It was a bit like a division in the House of Commons. ‘Golden eagles to the right, white-tailed eagles to the left.’ Thus averred the lady with the binoculars and telescope, to whom I spoke as I set off on the track beside Loch Ba, central Mull. I had, naturally, asked her what birds were around. Although she sounded confident, I didn’t really believe her.
We carried on up the track beside the loch with the wild mountains ahead and sandpipers tooting over the water.
Soon we came to an open flat area, known as the floodplain, where lapwings called and flapped in an agitated manner. Here Glen Glachaig, which runs down from Ben More, opens out into Loch Ba. The wild sound of lapwings and waders was striking, and sand martins flitted around.
A bit further on we stopped by the loch for lunch and watched a pair of goosander bobbing in the water.
Then we walked through a lovely bit of woodland and into Glen Cannel to the south of Loch Ba. Looking up I saw a white-tailed eagle drifting in the sky, identifiable by its wedge-shaped tail. It was indeed to the left of where we had met the birdwatching lady.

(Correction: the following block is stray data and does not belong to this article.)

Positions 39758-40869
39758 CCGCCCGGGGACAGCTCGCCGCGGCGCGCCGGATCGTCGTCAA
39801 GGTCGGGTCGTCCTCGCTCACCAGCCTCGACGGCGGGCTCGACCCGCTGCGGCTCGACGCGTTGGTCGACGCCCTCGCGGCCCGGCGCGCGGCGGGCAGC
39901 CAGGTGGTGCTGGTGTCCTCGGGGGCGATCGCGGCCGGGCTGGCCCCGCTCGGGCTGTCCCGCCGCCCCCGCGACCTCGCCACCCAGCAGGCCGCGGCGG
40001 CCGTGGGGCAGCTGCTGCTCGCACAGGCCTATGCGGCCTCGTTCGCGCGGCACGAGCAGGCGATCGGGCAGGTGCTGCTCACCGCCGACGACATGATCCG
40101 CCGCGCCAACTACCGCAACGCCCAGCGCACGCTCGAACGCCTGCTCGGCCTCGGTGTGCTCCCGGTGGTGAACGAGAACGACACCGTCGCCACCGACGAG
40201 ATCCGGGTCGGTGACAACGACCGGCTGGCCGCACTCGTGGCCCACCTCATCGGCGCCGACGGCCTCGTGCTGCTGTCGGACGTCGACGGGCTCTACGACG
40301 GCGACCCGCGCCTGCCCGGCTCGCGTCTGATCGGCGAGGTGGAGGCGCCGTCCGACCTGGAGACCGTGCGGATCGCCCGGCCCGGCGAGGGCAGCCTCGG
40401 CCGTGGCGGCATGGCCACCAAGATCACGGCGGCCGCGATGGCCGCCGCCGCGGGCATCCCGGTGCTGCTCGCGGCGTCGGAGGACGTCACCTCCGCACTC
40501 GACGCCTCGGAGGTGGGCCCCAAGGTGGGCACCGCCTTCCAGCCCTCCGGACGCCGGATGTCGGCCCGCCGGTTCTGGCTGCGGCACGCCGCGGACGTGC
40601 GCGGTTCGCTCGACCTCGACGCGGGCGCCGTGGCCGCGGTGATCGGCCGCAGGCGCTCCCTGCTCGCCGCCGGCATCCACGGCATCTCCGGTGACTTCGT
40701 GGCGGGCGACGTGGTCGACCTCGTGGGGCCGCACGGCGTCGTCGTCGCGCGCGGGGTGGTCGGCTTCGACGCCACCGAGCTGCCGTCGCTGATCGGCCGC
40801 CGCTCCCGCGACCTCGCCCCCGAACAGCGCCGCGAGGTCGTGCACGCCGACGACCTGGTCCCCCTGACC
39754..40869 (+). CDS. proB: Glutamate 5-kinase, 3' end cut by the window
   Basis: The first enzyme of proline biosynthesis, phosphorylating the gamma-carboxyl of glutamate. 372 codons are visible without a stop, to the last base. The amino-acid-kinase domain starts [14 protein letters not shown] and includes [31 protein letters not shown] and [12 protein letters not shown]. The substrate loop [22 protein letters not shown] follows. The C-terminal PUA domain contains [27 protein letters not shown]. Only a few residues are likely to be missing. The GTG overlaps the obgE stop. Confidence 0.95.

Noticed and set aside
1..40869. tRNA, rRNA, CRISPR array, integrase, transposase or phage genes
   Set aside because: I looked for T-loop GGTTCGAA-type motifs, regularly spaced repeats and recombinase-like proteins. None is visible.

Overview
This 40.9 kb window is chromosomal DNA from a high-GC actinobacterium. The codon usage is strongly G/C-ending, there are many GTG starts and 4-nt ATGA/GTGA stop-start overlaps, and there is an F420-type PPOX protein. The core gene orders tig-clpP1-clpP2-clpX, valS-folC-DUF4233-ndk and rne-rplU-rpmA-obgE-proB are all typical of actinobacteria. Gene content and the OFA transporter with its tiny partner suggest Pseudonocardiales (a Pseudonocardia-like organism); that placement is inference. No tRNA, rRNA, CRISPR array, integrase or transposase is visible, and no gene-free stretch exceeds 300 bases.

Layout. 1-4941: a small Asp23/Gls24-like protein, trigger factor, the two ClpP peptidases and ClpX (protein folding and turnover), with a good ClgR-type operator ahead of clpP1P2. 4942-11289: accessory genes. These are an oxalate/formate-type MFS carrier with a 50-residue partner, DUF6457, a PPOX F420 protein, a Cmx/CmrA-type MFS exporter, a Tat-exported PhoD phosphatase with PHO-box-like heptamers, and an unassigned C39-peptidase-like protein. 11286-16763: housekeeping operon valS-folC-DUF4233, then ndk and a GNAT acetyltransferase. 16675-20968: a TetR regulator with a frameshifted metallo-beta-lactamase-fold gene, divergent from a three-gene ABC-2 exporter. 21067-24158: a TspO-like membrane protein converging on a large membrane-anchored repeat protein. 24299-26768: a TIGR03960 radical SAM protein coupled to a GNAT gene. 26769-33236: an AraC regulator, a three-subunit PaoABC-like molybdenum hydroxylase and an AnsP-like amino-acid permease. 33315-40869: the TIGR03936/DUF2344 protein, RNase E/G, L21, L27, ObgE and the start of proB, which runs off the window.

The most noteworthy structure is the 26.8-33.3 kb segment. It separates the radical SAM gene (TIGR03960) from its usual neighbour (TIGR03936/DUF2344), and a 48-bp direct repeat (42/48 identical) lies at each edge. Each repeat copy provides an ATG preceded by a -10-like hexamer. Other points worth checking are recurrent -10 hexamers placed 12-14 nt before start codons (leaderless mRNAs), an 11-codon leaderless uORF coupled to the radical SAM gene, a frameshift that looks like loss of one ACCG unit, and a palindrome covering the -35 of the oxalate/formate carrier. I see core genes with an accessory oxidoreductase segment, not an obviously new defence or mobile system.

We followed the path up this glen to the cry of curlews which were in abundance, and came to Gortenbuie, an abandoned farmstead whose outbuildings seemed still to be in use.
We returned through the birch and ash woodland, where I was delighted to spot a tree pipit singing on top of a tree and then doing its glorious flight-song. There was also a spotted flycatcher, which I rarely see nowadays.
We came back to the floodplain and, looking up Glen Glachaig, saw two golden eagles, above the horizon and then against the hillside. And they were to the right, just as the lady had said they would be.
I followed the path up the glen towards Ben More, hoping to see them again, but I didn’t.
However, on my way down I spotted a whinchat at the top of one of the small trees, another unusual bird for me.
So everything was in its place and it was a great walk.